Feature Article - October 2009
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Under Cover

Shelters & Shade Structures

By Dawn Klingensmith

Getting Started

When choosing shelters and shade structures and their components, a number of factors must be taken into account, starting with what you wish to achieve above and beyond providing shade.

"The first thing to consider is, 'What goal do I want to achieve?' Do you want it to be architectural, or are you more concerned with basic functionality?" said Gary Haymann, executive vice president of sales for a Dallas-based manufacturer of five leading brands of shade structures.

For example, as part of a shade structure's functionality, is waterproofing essential? In that case, materials like coated fabric, vinyl or solid-roof structures are contenders, but lighter-weight, porous fabrics are out of the running.

Are you looking for a permanent structure, or do you need something that can be disassembled and reassembled fairly easily? That was a primary consideration for the North Carolina Zoo, Asheboro, when it opted for fabric shade sails to transform an area that was seldom used because of the heat into a pleasant, shady place for educational programming, increasing attendance by 15 percent or more. "We wanted something we could remove easily for the three or four months when ice storms are a problem, to avoid buildup," said Tom Such, exhibit design supervisor.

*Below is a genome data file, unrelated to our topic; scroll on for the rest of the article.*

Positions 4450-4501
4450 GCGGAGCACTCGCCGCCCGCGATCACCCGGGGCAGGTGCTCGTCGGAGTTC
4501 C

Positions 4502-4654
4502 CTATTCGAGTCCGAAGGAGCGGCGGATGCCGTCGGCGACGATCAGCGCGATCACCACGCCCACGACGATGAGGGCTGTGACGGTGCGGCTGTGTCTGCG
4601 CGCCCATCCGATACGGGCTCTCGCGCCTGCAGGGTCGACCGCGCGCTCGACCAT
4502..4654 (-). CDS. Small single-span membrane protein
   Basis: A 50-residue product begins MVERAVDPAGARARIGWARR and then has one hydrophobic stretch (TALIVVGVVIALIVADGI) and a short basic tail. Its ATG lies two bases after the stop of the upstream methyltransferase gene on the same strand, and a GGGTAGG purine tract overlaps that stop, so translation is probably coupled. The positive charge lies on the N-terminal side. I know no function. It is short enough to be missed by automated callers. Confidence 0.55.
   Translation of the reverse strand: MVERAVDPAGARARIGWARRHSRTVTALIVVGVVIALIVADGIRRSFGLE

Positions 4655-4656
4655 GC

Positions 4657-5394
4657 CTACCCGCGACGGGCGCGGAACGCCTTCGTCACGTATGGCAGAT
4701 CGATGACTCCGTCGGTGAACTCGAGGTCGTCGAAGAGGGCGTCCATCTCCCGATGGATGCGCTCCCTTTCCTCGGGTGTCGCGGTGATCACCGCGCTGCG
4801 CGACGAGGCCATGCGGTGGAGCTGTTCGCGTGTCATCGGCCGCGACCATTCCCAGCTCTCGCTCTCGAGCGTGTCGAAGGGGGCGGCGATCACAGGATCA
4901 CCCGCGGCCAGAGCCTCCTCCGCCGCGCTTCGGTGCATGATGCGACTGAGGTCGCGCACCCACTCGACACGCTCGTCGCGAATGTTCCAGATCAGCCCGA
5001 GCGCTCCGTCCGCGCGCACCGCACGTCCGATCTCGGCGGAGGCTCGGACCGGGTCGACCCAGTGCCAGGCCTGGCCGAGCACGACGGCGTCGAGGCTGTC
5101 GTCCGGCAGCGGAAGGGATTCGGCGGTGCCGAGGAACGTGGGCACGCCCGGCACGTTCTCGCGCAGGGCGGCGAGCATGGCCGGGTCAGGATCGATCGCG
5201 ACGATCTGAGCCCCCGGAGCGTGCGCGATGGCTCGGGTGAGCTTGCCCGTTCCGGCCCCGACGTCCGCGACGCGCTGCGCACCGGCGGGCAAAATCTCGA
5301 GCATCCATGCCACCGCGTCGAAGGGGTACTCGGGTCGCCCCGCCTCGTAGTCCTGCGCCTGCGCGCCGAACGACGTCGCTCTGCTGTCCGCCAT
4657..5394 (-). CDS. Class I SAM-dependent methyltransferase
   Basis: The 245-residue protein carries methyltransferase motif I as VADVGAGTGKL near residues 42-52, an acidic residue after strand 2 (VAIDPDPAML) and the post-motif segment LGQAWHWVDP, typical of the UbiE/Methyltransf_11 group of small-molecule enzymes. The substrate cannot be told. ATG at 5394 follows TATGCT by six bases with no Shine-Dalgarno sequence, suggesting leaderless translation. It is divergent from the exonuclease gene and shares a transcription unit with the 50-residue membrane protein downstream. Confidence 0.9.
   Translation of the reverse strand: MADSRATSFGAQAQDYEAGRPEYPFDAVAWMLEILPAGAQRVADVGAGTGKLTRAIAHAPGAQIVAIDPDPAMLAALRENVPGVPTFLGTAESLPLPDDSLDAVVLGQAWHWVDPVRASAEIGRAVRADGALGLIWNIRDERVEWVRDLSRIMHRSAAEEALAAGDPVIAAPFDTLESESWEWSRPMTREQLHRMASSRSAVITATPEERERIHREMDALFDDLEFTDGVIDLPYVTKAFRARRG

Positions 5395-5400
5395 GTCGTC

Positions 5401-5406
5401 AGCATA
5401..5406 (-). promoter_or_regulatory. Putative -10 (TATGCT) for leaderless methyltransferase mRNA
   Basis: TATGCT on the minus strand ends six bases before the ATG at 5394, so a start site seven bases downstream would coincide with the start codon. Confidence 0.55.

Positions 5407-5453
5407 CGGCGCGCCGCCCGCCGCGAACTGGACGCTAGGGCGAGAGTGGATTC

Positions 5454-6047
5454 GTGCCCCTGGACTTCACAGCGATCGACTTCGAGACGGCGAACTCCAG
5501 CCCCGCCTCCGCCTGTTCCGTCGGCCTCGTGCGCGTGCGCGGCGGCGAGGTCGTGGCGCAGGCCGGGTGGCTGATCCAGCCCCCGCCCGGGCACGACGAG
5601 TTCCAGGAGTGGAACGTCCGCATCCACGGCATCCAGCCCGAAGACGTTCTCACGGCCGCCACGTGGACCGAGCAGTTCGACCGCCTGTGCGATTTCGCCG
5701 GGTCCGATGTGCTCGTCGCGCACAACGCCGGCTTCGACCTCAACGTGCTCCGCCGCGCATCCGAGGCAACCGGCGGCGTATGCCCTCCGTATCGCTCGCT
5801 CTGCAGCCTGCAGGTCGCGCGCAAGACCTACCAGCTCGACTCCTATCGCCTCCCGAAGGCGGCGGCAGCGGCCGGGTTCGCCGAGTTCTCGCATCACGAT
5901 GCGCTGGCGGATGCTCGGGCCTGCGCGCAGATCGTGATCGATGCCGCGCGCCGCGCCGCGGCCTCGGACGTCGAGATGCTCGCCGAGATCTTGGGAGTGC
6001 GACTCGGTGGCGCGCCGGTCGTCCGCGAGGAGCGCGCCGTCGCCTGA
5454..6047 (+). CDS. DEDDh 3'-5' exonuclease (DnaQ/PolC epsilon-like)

The design wasn't at all "dumbed down" to achieve that purpose. "It looks like sails on a boat, but they're basically horizontal instead of vertical. They overlap and are different colors," Such said. "I think it looks pretty cool."

Consider what is required of the structure. Is it intended for shade or shelter? Will it be portable or stationary? Must it accommodate large groups or small?

Besides function, aesthetics, cost (including maintenance), operation, durability and quality come into play, said Susan Klug, marketing coordinator for Water Technology Inc., an aquatic planning, design and engineering firm based in Beaver Dam, Wis.

"Aesthetic plays an important role as to how the feature complements or enhances the design of the facility," Klug said. "It may be a whimsical, branded aesthetic, or it may be complementary to or responsive to the surrounding natural environment."

For example, a fabric shade structure on a rooftop terrace at Mesa State College, Grand Junction, Colo., was designed to be reflective of the peaks of the Rocky Mountains in the background. It was also engineered to withstand heavy snow loads, proving fabric is a durable option.